Whitmer noted that Feb. 14 marks the fifth anniversary of the mass shooting at Marjory Stoneman Douglas High School in Parkland, Florida and that the MSU shooting followed other horrific shootings in 2022, including one at a Lunar New Year celebration in Southern California.
“Looking back at a year marked by shootings at grocery stores, parades, and so many other ordinary everyday situations, we cannot keep living like this. Our children are scared to go to school. People feel unsafe,” said Whitmer, adding, “We must act and we will … we will do that with the full support of the state of Michigan and the federal government.”
Some Michigan State students are from Oxford, an Oakland County town an hour from East Lansing. In November 2021, a mass shooting at Oxford High School murdered four students, including some MSU students. One instructor and six students were injured.
“As the representative of Oxford, Michigan, I cannot believe I am here 15 months later doing this again,” said Michigan Rep. Elissa Slotkin “haunting to see a young person wearing an Oxford Strong sweatshirt” at MSU and noted how Oxford High School graduates now attending the university are “experiencing their second school shooting in a year-and-a-half.”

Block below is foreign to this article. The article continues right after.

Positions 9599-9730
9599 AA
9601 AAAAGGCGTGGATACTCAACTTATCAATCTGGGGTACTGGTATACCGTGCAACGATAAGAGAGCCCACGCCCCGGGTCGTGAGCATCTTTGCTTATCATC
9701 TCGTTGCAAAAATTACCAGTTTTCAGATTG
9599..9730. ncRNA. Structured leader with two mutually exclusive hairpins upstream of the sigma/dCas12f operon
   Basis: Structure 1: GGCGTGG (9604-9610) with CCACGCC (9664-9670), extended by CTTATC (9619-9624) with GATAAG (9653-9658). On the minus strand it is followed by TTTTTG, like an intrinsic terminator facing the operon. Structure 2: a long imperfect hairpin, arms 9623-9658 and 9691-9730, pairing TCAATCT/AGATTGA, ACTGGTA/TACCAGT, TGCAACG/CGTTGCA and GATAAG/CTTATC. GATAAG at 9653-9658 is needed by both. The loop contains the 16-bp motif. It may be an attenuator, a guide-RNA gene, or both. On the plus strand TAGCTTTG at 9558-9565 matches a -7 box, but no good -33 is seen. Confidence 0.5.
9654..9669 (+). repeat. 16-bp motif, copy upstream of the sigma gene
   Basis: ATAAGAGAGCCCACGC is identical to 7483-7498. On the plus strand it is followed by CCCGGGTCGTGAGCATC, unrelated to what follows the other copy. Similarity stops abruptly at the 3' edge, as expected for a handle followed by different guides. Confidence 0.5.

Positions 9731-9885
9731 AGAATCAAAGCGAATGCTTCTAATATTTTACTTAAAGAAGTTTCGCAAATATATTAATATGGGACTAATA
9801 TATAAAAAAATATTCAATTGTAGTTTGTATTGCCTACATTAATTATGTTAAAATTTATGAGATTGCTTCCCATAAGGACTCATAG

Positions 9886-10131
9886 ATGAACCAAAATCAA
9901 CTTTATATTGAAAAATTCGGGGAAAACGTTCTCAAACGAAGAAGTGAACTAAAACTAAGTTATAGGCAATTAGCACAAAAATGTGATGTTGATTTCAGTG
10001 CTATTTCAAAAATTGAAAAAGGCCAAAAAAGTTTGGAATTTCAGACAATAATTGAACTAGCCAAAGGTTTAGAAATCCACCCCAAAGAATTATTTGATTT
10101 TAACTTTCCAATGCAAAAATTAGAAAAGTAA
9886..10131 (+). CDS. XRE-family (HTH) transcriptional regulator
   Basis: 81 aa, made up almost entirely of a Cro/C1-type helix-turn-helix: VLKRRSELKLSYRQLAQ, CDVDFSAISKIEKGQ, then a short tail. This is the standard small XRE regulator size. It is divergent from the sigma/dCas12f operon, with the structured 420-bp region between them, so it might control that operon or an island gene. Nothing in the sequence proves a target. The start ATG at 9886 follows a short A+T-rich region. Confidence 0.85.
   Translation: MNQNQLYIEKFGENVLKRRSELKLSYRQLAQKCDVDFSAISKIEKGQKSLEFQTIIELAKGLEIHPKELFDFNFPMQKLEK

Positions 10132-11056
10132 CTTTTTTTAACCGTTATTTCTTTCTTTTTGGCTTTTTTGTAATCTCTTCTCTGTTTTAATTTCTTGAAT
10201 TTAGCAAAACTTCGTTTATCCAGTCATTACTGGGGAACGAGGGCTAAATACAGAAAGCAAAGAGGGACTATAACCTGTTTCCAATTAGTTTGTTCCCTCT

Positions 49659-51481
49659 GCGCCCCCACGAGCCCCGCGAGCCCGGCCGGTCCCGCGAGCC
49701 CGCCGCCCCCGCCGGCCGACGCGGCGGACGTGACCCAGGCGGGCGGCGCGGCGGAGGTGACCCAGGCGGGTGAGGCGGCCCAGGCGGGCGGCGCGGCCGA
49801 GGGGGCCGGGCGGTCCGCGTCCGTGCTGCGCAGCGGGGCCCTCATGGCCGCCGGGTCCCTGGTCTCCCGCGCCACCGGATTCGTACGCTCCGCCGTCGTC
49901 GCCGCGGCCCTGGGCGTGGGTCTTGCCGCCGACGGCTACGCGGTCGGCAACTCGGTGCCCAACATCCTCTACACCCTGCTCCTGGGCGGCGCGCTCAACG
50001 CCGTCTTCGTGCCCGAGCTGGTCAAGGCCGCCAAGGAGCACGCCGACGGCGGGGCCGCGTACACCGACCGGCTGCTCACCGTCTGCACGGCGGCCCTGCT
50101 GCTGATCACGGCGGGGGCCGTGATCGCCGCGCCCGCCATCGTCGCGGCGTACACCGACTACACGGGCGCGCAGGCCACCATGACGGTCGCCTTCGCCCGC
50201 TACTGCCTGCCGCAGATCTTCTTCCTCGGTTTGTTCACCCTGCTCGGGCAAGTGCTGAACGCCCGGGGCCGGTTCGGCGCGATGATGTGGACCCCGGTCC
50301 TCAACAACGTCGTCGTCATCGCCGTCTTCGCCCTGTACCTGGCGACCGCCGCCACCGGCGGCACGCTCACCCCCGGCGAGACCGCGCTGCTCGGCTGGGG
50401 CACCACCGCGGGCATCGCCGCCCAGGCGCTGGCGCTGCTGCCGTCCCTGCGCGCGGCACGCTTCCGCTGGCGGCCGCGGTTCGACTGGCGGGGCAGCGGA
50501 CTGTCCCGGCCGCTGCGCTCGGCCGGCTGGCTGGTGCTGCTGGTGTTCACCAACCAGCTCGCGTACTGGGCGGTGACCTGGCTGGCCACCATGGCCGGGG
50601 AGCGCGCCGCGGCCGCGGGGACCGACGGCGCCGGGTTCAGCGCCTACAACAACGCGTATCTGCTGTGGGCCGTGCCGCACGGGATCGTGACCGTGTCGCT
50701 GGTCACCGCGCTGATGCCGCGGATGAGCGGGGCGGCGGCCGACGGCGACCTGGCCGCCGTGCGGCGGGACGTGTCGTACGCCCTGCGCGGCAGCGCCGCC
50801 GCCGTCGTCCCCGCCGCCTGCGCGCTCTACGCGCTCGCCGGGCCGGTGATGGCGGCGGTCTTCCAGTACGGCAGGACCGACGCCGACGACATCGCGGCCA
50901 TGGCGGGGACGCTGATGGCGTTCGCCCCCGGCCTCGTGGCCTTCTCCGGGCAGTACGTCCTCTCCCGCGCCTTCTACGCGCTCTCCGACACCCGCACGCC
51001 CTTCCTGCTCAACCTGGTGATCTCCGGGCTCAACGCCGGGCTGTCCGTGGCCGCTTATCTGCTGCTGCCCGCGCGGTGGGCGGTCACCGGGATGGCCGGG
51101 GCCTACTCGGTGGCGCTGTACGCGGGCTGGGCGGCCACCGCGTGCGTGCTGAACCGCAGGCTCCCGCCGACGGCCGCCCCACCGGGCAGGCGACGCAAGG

“If this is not a wake-up call, I don’t know what is,” said Slotkin.
“The Oakland County Sheriff’s Office, which was called to assist the police response to Monday’s shooting, recognized that “this will be a terrible flashback for our Oxford community, especially those students that graduated from Oxford high school and now attend MSU” in a Facebook post.
“This kind of tragedy is so hard to wrap your head around and it’s important that you have help to process it. For many, there will be anxiety, depression, and the feeling of being unsafe and violated,” in a separate statement.“To our Oxford community, I know that this is terribly traumatic.”
MSU announced a 48-hour campus closure., “including athletics, classes, and all campus-related activities. Please DO NOT come to campus tomorrow.”
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At one police news conference, MSU President Teresa Woodruff said, “We will take two days where we will move to an emergency operation to give ourselves time to think and breathe and be together. To our faculty and staff, we will similarly provide to all of you the next two days to think and grieve and come together and the Spartan community, this family will come back together.”
CBS Detroit reported that some area schools canceled Tuesday sessions.